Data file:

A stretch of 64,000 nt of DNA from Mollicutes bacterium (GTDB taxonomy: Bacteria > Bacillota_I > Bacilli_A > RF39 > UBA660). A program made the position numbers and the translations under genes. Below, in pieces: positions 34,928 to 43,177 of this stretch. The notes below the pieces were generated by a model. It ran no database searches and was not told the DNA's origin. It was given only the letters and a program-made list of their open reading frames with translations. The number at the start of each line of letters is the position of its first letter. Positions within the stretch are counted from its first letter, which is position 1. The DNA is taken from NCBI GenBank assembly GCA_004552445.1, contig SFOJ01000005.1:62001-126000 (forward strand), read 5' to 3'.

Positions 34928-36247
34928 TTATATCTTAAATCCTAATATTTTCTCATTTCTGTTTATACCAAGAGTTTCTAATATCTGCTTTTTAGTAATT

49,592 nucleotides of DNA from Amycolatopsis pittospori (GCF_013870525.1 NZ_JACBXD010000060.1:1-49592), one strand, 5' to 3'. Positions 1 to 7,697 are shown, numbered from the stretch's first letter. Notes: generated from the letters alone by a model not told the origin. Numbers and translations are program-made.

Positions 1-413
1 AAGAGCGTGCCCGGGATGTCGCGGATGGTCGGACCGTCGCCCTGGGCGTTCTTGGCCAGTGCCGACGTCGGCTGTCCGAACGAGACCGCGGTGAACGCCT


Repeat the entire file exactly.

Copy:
A stretch of 64,000 nt of DNA from Mollicutes bacterium (GTDB taxonomy: Bacteria > Bacillota_I > Bacilli_A > RF39 > UBA660). A program made the position numbers and the translations under genes. Below, in pieces: positions 34,928 to 43,177 of this stretch. The notes below the pieces were generated by a model. It ran no database searches and was not told the DNA's origin. It was given only the letters and a program-made list of their open reading frames with translations. The number at the start of each line of letters is the position of its first letter. Positions within the stretch are counted from its first letter, which is position 1. The DNA is taken from NCBI GenBank assembly GCA_004552445.1, contig SFOJ01000005.1:62001-126000 (forward strand), read 5' to 3'.

Positions 34928-36247
34928 TTATATCTTAAATCCTAATATTTTCTCATTTCTGTTTATACCAAGAGTTTCTAATATCTGCTTTTTAGTAATT

49,592 nucleotides of DNA from Amycolatopsis pittospori (GCF_013870525.1 NZ_JACBXD010000060.1:1-49592), one strand, 5' to 3'. Positions 1 to 7,697 are shown, numbered from the stretch's first letter. Notes: generated from the letters alone by a model not told the origin. Numbers and translations are program-made.

Positions 1-413
1 AAGAGCGTGCCCGGGATGTCGCGGATGGTCGGACCGTCGCCCTGGGCGTTCTTGGCCAGTGCCGACGTCGGCTGTCCGAACGAGACCGCGGTGAACGCCT